Frat switches houses, moves closer to campus

At the beginning of the semester, the fraternity brothers of Alpha Epsilon Pi have made Sigma Phi Epsilon’s former fraternity house on Broad Street their new home.

Fraternity brothers said they hope the new location will provide them with more space for their growing membership.

“In the past two years, our membership has doubled,” said Matthew Raisman, a brother of Alpha Epsilon Pi and current president of the Temple University Greek Association. “The old house can no longer accommodate our size.”

The fraternity’s former house was located on 16th and Berks streets, where there were four brothers to a room. In previous years, the fraternity held a lottery to determine which brothers could live in the residence due to limited space.

“It’s imperative that fraternities or sororities have a house so that they can have meetings and get things done,” said Raisman, a senior marketing major. The house was acquired this summer from the Sigma Phi Epsilon fraternity, which has not occupied the space for at least a year. According to Extern of Greek Affairs Dan Folk, the fraternity has dissolved.

“The fraternity violated certain policies that lead them to no longer be recognized by the university or their national fraternity association,” Folk said.

In the fall of 2005, Sigma Phi Epsilon was suspended by the university for one year following an incident described in a police report as “hazing,” and for violation of sections of the Student Code of Conduct.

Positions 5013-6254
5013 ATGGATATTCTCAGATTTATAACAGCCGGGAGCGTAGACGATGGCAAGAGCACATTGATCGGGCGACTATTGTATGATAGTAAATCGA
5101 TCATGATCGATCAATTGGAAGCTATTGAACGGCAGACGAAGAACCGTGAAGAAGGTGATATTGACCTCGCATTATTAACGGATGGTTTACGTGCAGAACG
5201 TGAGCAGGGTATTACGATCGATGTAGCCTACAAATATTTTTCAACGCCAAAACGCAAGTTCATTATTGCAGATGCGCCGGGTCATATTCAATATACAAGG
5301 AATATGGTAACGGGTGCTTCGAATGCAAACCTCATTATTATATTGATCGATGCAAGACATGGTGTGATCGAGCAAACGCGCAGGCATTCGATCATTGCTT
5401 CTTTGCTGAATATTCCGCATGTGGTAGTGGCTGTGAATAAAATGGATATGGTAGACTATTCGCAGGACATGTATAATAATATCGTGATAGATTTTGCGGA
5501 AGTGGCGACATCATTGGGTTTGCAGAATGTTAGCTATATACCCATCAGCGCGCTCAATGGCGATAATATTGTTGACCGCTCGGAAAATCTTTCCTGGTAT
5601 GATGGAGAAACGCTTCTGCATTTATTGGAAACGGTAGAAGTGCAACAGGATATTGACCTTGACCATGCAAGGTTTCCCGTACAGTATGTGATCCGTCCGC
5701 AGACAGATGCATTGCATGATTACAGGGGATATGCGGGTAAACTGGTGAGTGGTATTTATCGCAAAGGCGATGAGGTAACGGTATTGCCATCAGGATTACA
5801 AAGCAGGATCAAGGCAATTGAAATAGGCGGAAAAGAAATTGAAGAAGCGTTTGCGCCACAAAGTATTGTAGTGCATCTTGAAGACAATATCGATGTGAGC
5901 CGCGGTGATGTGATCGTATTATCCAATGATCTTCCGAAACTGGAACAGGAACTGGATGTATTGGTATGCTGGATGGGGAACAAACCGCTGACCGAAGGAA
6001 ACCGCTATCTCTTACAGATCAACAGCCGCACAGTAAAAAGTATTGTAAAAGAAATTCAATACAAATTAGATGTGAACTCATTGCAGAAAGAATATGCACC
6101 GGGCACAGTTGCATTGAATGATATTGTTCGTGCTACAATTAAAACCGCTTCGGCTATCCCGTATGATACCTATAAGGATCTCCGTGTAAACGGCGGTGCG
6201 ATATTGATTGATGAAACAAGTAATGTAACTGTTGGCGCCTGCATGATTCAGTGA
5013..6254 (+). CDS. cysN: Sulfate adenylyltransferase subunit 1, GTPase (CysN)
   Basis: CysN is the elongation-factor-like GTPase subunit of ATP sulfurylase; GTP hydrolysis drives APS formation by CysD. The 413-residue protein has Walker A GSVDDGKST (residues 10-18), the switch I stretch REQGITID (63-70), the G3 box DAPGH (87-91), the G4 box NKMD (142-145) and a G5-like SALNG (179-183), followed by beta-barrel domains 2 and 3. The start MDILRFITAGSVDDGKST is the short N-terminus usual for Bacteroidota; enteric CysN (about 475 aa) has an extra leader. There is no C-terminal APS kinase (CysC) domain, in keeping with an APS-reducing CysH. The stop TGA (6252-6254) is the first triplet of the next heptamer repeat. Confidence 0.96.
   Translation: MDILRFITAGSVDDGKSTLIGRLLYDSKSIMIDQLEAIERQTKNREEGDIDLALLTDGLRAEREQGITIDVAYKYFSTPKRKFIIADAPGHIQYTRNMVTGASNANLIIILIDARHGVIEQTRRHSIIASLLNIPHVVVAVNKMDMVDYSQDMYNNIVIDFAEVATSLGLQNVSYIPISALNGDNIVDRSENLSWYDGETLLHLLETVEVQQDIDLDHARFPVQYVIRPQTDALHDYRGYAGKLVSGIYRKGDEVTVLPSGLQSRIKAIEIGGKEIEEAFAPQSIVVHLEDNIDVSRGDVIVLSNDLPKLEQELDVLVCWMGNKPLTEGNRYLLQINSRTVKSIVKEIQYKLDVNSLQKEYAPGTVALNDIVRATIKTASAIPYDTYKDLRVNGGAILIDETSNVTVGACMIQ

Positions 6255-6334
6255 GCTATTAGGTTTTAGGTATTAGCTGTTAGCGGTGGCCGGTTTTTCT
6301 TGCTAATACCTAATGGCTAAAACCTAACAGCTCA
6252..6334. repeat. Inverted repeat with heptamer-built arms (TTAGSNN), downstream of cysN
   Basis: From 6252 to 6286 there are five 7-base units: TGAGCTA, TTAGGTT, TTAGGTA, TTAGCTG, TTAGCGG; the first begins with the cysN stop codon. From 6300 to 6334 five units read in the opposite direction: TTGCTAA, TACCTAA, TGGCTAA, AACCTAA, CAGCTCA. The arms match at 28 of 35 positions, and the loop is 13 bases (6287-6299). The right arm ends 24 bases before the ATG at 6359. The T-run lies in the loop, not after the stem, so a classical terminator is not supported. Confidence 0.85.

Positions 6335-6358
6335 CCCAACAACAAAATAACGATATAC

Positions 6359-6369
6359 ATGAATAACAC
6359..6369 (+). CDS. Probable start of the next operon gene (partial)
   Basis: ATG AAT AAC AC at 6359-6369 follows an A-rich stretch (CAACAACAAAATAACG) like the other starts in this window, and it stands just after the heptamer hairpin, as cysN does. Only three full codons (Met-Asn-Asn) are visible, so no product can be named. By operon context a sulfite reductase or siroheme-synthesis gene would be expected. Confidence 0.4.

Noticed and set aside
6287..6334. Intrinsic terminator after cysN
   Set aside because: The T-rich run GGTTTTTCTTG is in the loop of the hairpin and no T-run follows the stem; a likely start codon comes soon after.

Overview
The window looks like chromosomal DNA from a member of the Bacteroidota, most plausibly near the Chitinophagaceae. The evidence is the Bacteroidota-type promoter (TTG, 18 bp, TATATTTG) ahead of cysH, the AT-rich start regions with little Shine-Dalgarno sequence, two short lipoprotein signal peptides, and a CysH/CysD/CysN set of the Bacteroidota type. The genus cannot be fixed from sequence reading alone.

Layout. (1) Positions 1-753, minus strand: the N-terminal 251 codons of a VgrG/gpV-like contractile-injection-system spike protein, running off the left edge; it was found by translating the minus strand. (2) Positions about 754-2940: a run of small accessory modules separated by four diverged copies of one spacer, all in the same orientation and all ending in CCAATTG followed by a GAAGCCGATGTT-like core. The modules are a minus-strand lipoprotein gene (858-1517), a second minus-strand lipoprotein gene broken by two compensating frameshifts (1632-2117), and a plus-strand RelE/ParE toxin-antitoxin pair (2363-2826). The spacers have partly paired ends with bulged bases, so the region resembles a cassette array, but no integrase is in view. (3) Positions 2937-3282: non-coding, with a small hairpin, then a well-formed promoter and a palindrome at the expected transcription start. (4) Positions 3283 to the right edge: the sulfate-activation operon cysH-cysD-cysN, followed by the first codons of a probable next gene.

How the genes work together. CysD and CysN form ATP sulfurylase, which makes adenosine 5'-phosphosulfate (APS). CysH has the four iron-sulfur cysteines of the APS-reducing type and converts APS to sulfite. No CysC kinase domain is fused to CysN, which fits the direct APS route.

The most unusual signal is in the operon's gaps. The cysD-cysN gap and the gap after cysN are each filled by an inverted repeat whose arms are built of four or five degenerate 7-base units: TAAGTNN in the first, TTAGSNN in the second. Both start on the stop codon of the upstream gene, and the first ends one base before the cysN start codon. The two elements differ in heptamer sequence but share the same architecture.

Although Sigma Phi Epsilon does not meet formally on campus, the fraternity members remain in close contact with each other, according to a member who asked not to be named.

Alpha Epsilon Pi’s new location on 2012 N. Broad St. can house about 20 brothers. Currently, 13 brothers are living in the house, including President Marc Prine.

Prine explained that besides having enough space to conduct meetings, the experience of sharing a house with one’s fraternity brothers is important and irreplaceable.

“It’s an amazing experience,” said Prine, a junior psychology and kinesiology double major. “There is always someone around to play Madden with … always someone to talk to … and there is always someone in the house to study with.”

According to Prine, the new location not only means more space, but an increase in the number of recruits, especially since the house is within one block of five of the residence halls on campus.

“Broad Street has always been the main place to be on Temple’s campus,” Prine said. “You can’t get any better than that.”
Despite the circumstances, Prine said Sigma Phi Epsilon has been helpful during Alpha Epsilon Pi’s transition into the Broad Street residence.

“They have been nothing but very helpful,” said Prine, of Sigma Phi Epsilon. “They told us the best ways to deal with the landlord … and all the little problems in the house that we would have learned over time they pretty much told us about.”

A newly-formed fraternity, Kappa Sigma, is working on acquiring the Alpha Epsilon Pi’s old fraternity house, along with recognition from the university.

Malaika T. Carpenter can be reached at

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